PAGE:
Earlier this month, the company I have the privilege of leading released its 2012 Charitable Giving Report. Although we look at giving all the time, releasing a charitable giving index every month, this report was a time for us both to reflect on the year behind us and to hear from experts from a variety of nonprofit sub-sectors.
The headline from the report wasn't overly optimistic: charitable giving in 2012 was nearly flat, up 1.7 percent (not adjusted for inflation) as we all continue what's turning out to be a very slow economic recovery.
If you happened to have seen my 2013 predictions, you already know that I don't think giving will increase a whole lot this year either. And, honestly, the fact that we had a surge of year-end giving in response to Superstorm Sandy makes the challenge for 2013 even greater. Without a disaster, which always creates spikes in giving, it might be even harder to move the needle much on overall donations.
So what does this all mean? Nonprofits must optimize the conditions for fundraising success. To be clear, the fact that overall giving is where it is does not mean that individual organizations can't buck the trend. But reality tells us that many organizations struggle. If you are a donor to or board member of a nonprofit that is struggling, then it's important you understand what can and will make a difference.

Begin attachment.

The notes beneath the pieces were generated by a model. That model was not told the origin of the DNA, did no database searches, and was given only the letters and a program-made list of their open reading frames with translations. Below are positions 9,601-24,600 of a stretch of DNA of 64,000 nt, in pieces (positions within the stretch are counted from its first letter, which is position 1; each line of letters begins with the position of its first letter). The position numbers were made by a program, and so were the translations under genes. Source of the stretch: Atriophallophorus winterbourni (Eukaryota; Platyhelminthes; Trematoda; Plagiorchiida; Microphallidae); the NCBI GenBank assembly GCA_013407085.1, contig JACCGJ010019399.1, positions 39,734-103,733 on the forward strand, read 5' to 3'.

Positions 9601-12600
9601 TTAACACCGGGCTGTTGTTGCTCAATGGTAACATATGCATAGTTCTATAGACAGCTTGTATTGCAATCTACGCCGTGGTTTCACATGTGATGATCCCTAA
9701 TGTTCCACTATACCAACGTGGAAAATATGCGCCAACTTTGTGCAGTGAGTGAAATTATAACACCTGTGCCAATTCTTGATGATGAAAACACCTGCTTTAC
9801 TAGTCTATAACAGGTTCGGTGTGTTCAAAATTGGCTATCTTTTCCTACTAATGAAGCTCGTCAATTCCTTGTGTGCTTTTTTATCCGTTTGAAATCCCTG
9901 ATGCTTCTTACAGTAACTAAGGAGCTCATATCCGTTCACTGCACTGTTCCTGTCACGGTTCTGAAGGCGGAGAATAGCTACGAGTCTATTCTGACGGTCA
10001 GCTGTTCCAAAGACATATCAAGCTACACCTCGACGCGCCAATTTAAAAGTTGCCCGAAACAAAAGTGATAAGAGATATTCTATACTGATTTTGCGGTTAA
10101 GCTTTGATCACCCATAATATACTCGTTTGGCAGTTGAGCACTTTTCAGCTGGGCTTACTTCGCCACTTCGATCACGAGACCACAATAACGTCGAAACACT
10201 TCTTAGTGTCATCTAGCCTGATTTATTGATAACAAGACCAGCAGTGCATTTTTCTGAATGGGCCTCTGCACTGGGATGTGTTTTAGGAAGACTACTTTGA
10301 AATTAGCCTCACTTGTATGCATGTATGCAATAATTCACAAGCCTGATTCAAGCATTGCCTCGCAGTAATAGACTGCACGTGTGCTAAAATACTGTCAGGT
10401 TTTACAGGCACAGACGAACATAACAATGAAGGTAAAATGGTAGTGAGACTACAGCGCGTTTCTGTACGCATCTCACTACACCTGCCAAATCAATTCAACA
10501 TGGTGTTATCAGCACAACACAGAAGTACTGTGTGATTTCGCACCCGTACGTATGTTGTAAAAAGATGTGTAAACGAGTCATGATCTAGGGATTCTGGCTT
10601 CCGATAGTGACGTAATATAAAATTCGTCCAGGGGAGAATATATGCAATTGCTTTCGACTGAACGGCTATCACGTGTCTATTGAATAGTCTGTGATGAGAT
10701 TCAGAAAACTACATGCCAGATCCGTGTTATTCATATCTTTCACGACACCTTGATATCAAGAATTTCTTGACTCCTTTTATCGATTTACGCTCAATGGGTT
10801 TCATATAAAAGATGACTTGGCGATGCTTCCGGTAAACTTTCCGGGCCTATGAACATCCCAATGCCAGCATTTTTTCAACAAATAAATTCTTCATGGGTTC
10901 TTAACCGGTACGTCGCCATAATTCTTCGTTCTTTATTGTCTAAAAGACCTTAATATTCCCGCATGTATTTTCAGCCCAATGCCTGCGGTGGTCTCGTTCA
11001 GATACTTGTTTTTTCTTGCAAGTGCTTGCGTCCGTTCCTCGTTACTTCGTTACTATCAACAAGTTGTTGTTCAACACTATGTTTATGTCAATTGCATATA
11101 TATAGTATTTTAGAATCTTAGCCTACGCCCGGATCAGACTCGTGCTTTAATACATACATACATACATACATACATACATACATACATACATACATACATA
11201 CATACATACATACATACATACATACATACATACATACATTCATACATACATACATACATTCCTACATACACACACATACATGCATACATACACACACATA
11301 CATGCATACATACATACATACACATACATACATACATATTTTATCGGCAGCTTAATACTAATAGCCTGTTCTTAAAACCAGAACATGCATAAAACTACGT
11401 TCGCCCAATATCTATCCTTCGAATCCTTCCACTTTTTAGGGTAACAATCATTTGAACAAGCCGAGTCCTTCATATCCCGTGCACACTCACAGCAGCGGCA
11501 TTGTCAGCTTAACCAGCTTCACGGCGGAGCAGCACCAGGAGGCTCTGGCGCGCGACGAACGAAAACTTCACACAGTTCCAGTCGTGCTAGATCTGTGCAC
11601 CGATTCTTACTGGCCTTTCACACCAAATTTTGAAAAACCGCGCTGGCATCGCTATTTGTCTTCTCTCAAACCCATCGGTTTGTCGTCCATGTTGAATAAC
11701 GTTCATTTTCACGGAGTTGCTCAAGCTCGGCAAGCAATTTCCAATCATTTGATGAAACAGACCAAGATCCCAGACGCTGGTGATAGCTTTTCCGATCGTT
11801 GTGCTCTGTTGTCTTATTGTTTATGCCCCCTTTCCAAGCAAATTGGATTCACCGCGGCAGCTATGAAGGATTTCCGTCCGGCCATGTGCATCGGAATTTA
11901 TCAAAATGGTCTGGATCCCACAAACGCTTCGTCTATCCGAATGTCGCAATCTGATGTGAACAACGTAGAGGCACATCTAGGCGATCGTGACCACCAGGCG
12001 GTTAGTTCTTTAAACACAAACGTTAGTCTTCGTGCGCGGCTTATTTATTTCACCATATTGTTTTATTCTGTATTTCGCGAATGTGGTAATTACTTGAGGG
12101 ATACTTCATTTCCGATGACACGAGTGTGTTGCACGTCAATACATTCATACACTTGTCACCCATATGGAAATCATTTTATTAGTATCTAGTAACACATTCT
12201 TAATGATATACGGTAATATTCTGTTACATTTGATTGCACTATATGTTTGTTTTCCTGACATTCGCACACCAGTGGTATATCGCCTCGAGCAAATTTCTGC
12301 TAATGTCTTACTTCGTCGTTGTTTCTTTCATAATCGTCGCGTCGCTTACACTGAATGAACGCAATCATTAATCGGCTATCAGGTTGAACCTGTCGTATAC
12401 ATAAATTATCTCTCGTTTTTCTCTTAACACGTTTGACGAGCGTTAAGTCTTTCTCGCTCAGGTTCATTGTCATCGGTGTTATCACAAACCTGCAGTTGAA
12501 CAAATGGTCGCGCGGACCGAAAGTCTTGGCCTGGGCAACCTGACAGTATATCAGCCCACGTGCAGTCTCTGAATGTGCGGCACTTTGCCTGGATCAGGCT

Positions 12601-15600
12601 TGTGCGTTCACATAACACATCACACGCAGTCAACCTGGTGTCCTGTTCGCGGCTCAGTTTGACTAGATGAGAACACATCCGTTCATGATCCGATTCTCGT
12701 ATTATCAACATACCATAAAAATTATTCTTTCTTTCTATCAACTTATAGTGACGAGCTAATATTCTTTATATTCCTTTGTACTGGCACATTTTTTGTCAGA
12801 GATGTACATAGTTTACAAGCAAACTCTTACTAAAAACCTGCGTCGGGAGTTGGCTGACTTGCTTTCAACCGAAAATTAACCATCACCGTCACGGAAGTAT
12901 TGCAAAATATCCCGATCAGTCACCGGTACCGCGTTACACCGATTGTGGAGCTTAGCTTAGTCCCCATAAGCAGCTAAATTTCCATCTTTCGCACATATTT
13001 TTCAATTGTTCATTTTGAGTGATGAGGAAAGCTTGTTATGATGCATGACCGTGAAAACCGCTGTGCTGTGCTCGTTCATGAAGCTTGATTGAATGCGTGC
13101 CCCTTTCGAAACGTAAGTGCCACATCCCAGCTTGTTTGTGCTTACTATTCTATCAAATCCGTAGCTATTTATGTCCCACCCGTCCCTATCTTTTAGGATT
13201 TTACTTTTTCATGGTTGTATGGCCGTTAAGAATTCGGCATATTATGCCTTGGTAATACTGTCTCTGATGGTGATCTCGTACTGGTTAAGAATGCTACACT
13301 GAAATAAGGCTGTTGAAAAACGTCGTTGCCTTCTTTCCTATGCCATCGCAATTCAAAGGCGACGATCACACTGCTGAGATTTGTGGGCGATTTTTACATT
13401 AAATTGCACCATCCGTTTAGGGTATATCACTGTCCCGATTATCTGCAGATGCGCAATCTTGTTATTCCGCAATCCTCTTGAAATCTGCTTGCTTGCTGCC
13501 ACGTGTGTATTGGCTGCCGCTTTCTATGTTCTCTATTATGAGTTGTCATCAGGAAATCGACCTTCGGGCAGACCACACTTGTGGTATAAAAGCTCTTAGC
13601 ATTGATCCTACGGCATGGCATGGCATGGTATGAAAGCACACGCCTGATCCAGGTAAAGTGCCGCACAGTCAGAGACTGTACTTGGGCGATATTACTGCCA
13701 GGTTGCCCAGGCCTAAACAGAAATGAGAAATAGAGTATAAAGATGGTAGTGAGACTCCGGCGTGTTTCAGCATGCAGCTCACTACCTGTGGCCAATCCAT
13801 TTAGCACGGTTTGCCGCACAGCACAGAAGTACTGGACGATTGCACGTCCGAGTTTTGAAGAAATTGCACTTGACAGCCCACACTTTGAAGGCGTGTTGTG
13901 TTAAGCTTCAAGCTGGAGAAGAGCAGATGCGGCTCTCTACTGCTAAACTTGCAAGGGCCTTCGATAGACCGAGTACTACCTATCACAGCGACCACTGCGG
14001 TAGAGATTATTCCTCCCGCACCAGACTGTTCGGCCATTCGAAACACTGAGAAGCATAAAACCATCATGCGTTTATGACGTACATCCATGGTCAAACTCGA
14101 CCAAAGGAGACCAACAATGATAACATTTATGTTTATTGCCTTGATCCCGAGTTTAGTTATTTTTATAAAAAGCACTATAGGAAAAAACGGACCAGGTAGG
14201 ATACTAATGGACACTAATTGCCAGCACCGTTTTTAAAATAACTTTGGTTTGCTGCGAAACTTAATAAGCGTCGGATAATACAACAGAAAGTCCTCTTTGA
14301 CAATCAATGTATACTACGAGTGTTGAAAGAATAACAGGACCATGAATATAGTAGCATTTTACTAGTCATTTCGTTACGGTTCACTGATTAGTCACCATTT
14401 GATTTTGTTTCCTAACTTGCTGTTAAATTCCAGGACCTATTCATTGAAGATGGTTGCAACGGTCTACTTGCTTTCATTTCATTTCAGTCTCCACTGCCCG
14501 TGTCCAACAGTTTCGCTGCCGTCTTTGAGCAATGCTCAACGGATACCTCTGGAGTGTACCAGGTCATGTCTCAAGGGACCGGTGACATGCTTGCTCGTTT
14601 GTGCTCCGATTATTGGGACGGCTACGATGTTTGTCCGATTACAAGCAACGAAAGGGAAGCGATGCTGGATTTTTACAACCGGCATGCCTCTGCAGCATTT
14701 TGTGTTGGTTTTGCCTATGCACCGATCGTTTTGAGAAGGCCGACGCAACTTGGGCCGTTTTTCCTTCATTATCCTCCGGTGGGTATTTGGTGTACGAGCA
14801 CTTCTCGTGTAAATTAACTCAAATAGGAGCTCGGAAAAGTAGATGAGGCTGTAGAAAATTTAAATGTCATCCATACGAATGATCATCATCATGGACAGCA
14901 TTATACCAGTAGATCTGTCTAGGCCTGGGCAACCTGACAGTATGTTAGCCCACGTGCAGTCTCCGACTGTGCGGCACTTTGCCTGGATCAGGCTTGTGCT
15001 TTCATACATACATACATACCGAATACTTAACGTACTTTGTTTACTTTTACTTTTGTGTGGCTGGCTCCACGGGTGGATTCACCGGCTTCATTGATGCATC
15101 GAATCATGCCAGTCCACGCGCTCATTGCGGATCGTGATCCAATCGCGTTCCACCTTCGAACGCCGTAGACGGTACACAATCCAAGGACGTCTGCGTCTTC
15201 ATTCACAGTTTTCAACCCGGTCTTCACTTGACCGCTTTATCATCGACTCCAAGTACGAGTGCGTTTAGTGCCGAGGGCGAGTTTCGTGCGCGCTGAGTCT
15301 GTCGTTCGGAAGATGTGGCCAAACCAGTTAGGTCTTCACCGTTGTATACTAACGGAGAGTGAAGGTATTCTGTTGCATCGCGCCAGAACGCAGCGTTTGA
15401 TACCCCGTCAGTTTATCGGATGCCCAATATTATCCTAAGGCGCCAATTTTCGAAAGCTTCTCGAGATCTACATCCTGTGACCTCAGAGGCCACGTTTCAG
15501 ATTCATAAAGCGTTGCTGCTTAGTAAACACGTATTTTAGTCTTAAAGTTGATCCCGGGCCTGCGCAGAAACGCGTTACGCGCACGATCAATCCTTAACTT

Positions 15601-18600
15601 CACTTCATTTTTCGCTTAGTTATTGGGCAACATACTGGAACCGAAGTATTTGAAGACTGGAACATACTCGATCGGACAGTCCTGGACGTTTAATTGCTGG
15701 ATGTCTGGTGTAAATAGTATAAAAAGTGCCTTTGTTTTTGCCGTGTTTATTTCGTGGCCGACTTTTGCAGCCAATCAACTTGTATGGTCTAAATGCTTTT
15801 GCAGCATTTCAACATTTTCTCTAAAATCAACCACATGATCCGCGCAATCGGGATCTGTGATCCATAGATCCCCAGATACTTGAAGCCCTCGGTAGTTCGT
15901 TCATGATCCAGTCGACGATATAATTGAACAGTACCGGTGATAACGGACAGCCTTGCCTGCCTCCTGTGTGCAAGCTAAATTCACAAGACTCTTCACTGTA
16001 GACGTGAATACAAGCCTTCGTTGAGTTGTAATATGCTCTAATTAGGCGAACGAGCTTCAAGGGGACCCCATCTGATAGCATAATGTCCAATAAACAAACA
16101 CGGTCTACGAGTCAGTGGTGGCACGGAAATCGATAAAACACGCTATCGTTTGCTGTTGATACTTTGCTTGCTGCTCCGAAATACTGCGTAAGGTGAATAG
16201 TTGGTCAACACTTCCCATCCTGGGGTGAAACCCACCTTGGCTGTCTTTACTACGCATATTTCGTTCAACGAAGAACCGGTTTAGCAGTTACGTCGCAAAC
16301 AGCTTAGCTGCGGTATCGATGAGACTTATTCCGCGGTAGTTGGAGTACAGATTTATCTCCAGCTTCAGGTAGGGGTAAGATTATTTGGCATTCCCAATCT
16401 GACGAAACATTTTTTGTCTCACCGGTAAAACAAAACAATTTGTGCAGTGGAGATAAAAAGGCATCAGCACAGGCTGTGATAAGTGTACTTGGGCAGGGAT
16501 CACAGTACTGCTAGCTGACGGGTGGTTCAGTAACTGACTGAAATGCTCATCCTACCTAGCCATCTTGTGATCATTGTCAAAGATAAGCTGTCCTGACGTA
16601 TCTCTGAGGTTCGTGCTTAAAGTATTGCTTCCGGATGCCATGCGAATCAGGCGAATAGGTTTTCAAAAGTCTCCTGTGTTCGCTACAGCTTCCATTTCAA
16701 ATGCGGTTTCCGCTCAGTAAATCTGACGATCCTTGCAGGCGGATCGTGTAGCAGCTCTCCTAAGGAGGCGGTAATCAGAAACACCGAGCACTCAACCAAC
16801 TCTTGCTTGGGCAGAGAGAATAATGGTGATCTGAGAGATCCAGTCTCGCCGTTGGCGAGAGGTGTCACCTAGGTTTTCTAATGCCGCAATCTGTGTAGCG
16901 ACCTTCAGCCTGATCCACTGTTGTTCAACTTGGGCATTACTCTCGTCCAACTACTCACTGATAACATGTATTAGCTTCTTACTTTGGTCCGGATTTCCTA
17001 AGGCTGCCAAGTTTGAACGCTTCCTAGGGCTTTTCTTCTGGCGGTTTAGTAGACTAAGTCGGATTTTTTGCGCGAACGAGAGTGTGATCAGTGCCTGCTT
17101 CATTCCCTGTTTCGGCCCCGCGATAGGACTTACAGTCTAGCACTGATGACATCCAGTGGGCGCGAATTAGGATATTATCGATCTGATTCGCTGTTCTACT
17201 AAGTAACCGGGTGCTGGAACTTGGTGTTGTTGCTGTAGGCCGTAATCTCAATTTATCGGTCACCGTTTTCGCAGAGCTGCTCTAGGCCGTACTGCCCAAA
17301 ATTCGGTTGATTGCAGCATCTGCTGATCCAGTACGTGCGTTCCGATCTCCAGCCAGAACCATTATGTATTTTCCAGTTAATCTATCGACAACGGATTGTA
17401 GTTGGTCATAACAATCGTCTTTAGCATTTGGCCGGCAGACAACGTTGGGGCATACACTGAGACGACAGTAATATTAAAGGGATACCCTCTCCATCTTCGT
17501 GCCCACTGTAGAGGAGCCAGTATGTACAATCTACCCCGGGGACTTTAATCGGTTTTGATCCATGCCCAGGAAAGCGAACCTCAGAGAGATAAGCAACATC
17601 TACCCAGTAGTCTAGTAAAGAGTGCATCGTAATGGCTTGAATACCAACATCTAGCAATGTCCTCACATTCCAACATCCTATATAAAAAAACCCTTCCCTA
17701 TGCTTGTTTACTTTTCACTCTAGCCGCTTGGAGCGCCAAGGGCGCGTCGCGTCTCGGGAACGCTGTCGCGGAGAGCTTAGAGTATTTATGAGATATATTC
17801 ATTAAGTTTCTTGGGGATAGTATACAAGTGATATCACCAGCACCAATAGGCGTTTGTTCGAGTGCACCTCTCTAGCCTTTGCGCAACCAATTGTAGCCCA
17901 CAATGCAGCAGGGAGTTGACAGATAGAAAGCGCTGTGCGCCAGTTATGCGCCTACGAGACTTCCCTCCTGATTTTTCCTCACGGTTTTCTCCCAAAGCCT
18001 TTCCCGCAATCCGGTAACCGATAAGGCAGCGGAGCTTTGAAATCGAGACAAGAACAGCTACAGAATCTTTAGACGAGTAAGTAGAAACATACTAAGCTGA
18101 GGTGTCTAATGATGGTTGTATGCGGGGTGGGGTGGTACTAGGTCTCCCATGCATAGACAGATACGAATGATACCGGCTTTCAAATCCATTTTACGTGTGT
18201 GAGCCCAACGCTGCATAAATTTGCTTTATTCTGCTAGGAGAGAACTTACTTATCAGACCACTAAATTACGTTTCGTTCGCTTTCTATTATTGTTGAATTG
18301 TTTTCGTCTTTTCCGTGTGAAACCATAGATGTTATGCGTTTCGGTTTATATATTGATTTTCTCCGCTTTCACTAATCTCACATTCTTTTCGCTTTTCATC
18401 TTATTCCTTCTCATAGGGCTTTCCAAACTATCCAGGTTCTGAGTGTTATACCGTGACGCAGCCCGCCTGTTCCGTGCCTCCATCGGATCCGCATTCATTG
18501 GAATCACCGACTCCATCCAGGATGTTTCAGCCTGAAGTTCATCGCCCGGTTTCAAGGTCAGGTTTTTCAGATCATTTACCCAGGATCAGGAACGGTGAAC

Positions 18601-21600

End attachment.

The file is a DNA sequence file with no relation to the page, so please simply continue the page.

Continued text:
There are two myths that seem to be at work when it comes to fundraising. The first is that if you hire a good director of development, you're fine. That person will handle it all. The second is that it's the board's job to raise all the money you need. The reality is that you need both good staff and an engaged board, and beyond that, a culture of philanthropy.
CompassPoint and the Evelyn and Walter Haas, Jr. Fund, recently released a terrific report called Underdeveloped: A National Study of Challenges Facing Nonprofit Fundraising. Although some might say "this doesn't apply to us, we have more capacity at our organization," I think the recommendations on page 11 are important for every nonprofit leader, donor, board member or volunteer to review and understand. In summary, the "signs that an organization is up to task" include:
- Investment in technology and systems
- True, meaningful engagement as ambassadors and solicitors (by staff, leadership and the board - not just one)
- A solid, organization-wide understanding of fundraising and philanthropy (i.e. it's something they get and value)
- Involvement on a strategic level by the director of development (a key leader and partner for the entire organization)
It's the combination of these four items that ensures the strength and viability of an organization's capacity to raise money. So as we stop for a moment to look at the overall trends, which is certainly an important thing to do, we also need to look up close at how our favorite nonprofits fare so that they are the ones who buck the trend as giving slowly recovers.